And let the fun begin... Since we're talking about a Sport Activity Coupe that's in essence a hybrid, BMW's tech department was pretty busy to interconnect all things and make the 485 horsepower monster work flawlessly.
As we promised, let's talk a bit about the transmission system. The two-mode unit is based on an ECVT (electric continuously variable transmission) that handles stop-and-go driving plus low speeds and higher speeds plus acceleration. The transmission is connected to the two electric motors that generate 91 hp and 86 hp, respectively, with peak torque values of 192 lb-ft and 206 lb-ft.
Although sounds a little bit complicated, the whole system works pretty simple: once the driver presses the throttle and drives at low speeds, only one electric motor is being used, while the other remains in idle mode. In case the throttle pedal is pressed harder, the second motor joins the play and starts the combustion engine, after which it turns into an electric generator that supplies power to the activated systems inside the car.
Individually, the twin-turbocharged V8 combustion engine is the one that provides the biggest amount of power, as official figures indicate a maximum output of 400 hp between 5,500 and 6,400 rpm while the peak torque of 450 lb-ft is maintained from 1,750 to 4,500 rpm. Obviously, the engine is equipped with state-of-the-art systems, including Piezo-injectors for fast combustion.
Also used on the BMW X6 xDrive50i, the engine was the subject of numerous modifications to be able to work with the adjacent electric motors, so the whole assembly doesn't include starters, alternators or belt drive for the air-conditioning compressor and hydraulic pump anymore.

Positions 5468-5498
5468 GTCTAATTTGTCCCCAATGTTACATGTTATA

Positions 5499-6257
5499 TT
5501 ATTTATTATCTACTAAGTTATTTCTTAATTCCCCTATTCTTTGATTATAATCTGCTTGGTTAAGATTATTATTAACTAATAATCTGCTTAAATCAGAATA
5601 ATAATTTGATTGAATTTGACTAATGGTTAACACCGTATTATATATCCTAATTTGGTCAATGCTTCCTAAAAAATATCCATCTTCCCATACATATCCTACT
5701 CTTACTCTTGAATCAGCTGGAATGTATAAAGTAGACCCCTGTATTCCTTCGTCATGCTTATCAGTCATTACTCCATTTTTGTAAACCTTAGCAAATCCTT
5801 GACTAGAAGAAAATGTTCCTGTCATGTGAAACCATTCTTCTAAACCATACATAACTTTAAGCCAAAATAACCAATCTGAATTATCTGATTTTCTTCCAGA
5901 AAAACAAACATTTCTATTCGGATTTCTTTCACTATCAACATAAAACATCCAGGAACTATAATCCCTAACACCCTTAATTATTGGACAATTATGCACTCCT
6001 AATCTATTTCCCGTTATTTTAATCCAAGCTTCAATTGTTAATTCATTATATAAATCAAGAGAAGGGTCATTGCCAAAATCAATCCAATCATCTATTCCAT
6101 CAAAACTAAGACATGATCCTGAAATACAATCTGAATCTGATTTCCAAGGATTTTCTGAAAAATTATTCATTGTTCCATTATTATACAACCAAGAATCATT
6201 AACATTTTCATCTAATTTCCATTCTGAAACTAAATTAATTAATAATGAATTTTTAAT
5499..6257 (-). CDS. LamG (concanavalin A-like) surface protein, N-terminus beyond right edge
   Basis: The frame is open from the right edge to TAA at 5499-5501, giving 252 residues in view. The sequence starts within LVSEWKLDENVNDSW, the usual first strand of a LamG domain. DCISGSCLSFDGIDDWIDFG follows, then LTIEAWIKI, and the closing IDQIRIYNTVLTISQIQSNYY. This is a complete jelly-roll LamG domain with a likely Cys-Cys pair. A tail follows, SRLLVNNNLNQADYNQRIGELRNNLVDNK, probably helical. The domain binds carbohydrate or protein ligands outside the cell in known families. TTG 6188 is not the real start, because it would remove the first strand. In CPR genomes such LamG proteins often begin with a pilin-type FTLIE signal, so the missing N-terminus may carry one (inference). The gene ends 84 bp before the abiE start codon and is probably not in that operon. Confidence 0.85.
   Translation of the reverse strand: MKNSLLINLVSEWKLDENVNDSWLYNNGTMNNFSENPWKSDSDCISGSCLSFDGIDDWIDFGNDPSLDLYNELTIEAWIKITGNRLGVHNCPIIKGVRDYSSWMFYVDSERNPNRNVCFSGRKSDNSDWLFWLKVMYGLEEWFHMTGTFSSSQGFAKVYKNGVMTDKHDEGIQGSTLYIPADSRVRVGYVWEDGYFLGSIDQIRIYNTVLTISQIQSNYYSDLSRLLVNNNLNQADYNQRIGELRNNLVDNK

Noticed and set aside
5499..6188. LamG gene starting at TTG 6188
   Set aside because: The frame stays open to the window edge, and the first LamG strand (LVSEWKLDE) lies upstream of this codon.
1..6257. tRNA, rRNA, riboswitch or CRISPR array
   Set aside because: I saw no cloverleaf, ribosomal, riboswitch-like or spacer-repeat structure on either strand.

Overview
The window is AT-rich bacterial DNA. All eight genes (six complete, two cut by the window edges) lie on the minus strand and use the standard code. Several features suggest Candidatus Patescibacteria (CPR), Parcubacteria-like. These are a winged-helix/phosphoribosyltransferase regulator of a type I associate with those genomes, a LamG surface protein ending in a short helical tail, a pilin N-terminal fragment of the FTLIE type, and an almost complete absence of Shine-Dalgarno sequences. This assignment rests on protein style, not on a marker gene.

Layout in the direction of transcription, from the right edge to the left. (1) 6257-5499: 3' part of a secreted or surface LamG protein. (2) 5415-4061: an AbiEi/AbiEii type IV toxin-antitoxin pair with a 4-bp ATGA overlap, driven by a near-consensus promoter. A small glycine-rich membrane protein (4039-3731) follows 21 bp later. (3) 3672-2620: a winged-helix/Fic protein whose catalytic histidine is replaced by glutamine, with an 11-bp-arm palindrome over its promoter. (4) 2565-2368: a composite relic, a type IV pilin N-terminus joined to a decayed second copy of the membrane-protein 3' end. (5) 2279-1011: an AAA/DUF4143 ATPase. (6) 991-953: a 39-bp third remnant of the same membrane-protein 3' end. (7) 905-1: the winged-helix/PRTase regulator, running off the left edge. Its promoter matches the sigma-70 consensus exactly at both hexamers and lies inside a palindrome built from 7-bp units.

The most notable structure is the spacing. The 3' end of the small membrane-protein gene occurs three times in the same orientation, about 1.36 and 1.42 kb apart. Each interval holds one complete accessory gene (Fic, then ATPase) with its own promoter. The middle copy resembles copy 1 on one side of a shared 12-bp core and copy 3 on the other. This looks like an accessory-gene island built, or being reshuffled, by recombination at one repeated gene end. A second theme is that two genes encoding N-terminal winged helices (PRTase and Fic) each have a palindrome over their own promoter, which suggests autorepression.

The two electric motors are also connected to a NiMH high-performance battery pack positioned beneath the floor of the luggage compartment which also supplies power for some of the electronic functions inside the car. Given the fact that the battery is mounted inside the trunk, there's no room for a spare tire, so BMW chose to rely on run-flat as it's the case of several other models belonging to the German carmaker. Obviously, there's also an Brake Energy Regeneration function that uses braking energy to recharge the batteries, with supplied power reaching 50 kW, according to official numbers.
Other tech goodies include a manual mode for the transmission system plus the xDrive all-wheel drive system that uses a 40:60 ratio to supply power to the wheel under normal conditions.
Probably another setback in the X6 - ActiveHybrid comparison is the lack of a rear differential or, if you prefer, the Dynamic Performance Control, which is missing on the latter. The reasons are probably hidden underneath the hood, as the whole assembly would raise the final weight by up to 260 kilos, which isn't exactly a thing to do when dealing with a hybrid.
Last but not least, BMW used a lightweight braking system especially designed for the X6 ActiveHybrid which not only improves braking performance but also reduces overall weight. The system includes aluminum floating calipers and brake rotors with aluminum hubs, plus 15.2 inches brake discs for the front wheels and 13.6 inches discs for the rear.Continue reading
BMW X6 ActiveHybrid technical data summary
Engine: 4395 cm3 cc V8 Hybrid (gasoline and electric)
Transmission: Automatic + CVT
Dimensions: 192 in (4877 mm) length / 78.1 in (1984 mm) width / 66.8 in (1697 mm) height
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